A Few Thoughts on Messiah and Maestro Handel

Monday Musings for Monday December 10, 2012

Volume II. 40/92


A Few Thoughts on Messiah and Maestro Handel

By Assad Meymandi, MD, PhD, DLFAPA*

NC Symphony and NC Master Chorale recently performed Messiah with authority, power, transcendence and luminosity that the piece deserves.  Here are a few thoughts about Messiah and our beloved octogenarian NCS:

Messiah is special in many ways:

1)     Handel (George Frideric) and Bach (Johann Sebastian) were born in Germany the same year, 1685.  Handel in Halle, and Bach in Eisenach, about fifty miles apart.  They followed different paths, different careers, and different life styles.  Probably never met.  Handel spent a lot of his professional life in England and wrote music for George II, former Elector of Hanover of Germany.  Handel was working for the Elector as a Kapellmeister.  He left Germany for Italy to further his musical education without the Elector’s permission. The Elector, who later became George II, King of England, was not very pleased.  Handel approached George II in London and apologized for abandoning his post.   Handel was forgiven by the king who commissioned the Maestro for many pieces of music, among them The Water Music. George II became very fond of Handel’s music.  It was Handel who composed music for the King’s coronation in 1727.  Obviously by 1727, Handel was well forgiven by his majesty.

2)    It is variously reported that Messiah was written by Handel in fewer than 30 days.  A true miracle.  His knowledge of the Bible was astounding.  His creative genius of musical composition was unparalleled.  Handel was a big man.  He did not mince words.  If he did not like a minion’s behavior, he would let his displeasure be known by beating up the irritant. Wonder if King George II was intimidated by Handel’s heft and bulldog demeanor?

3)    Messiah opened 270 years ago, in 1742.  King George II was in the audience at the performance premiere.  He became so excited by the majesty of the music that he rose during the Alleluia chorus.  Of course everyone else rose.  When the king rises no one stays seated!  The music touched him very deeply.  And that is why, to this day, audiences throughout the world follow what has become the cultural tradition and accepted decorum. We all rise when Alleluia chorus is sung.  Since 1742, Messiah has played continuously without cessation, in war, in peace, in famine and in abundance.  It has been played every year for the past 270 years.

4)    The only other musical lasting and playing continuously is Ibn Khaldoun’s Talavat of Qur’an passages.  Ibn Khaldoun was born in Tunis in 1332.  He was a brilliant Muslim economist, philosopher, theologian, polymath and music lover.  He wanted to bring music back to Islam,  a religion that had banned music.  Khaldoun wrote to the reigning Caliph suggesting and arguing that since it is acceptable to sing the passages of the Holy Quran, by fatwa, the Caliph should allow singing and music in Islamic nations.  The Caliph agreed.  Khaldoun started an annual singing competition for Islamic countries which continues to this day.  It is very much like our Oscars or the Emmys.  All Islamic nations send their best singers to participate in Talavat competition.  I believe Nigeria holds the current championship.  Talavat started in 1355 when Khaldoun was 23 years old. In the history of music, there are no other compositions known to have continuously played.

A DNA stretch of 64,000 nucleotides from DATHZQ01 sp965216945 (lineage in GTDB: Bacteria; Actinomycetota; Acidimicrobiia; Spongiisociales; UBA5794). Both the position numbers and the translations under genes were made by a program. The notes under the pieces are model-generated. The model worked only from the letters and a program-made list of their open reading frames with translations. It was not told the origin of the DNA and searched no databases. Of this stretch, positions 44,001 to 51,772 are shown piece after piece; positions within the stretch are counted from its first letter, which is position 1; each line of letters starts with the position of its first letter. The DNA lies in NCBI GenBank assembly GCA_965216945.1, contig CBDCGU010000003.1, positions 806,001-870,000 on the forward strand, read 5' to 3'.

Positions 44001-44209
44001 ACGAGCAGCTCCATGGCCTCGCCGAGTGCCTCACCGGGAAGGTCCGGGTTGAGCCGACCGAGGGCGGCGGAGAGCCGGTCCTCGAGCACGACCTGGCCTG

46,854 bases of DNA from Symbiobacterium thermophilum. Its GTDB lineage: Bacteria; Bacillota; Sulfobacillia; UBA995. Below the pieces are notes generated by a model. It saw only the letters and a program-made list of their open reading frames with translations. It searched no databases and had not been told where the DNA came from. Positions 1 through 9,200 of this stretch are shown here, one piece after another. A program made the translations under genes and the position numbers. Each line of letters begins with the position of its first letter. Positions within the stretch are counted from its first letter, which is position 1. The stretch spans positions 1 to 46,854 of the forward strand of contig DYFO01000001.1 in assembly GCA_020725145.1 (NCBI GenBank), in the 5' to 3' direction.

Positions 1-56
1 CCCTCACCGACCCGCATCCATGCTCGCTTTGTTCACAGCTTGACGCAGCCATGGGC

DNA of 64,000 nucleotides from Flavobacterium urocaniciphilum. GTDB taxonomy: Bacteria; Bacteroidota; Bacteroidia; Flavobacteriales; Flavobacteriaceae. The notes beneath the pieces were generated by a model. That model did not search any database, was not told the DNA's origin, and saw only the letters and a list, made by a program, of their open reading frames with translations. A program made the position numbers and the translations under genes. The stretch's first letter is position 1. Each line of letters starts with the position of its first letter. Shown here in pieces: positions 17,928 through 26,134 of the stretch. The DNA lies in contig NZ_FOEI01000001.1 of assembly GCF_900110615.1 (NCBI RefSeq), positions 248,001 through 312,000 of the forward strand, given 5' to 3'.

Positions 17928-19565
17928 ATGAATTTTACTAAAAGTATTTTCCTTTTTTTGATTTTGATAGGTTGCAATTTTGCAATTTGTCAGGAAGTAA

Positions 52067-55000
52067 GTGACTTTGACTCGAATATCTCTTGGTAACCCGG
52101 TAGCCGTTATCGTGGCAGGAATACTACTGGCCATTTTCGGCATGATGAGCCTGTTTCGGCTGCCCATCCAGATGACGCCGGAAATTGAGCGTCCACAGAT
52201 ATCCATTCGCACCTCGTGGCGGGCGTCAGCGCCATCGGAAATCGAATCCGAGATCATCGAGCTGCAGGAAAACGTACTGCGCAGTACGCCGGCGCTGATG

As an aside: Ibn Khaldoun forwarded the concept of trickledown economics.  One might recall that in 1981, Robert Mundell, Chairman of the late President Reagan’s Board of Economic Advisers, introduced trickledown economics.  He had studied Ibn Khaldoun.  In his writings, Mundell has made numerous references to the 14th century Arab economist.  A Columbia University professor of economics, Mundell conceived and created the Euro.  He is now working on a currency for the Middle East and the Arab world. Any suggestion what it might be called?  Mundell won 1999 Nobel Prize in economics.

Symphony no. 7 by Dmitri Shostakovich, performed by NC Symphony

In its 80th year, the NC Symphony has reached a degree of maturity, predictable excellence, and incredible versatility that is gratifying and admirable.  Recently, the symphony  played back to back the relatively short Mozart ‘s Symphony no 25 in G minor followed by the 75 minute technically demanding and colossal Dmitri Shostakovich’s Symphony no. 7.  The 104 piece symphony with 26 violins, nine violas, nine cellos, six basses, 13 French Horns, two harps and a complement of piccolos, flutes, oboes, with 10 additional trombones and trumpets housed in the chorale loft of the concert hall, along with an impressive array of percussive instruments, provided a memorable evening.  The music depicted storm of war, softness and tranquility of peace, conflict, and human indignity.  The composition brought to mind synaesthetically, Picasso’s painting the famed Guernica and the tumultuous narrative of Leo Tolstoy’s War and Peace.  Guest conductor Carlos Kalmar’s mastery of the music brought Maazelian exactitude and  excellence which allowed for the majesty of the talent of the NCS’s musicians to be fully expressed.

We have professional sports such as football and basketball that get full weekly coverage in the local media.  I wish we would offer equal recognition to our NCS team.

*The writer is a Distinguished Life Fellow American Psychiatric Association, Adjunct Professor of Psychiatry, University of North Carolina School of Medicine at Chapel Hill.  He is the Founding Editor and Editor in chief, Wake County Physician Magazine (1995-2012)

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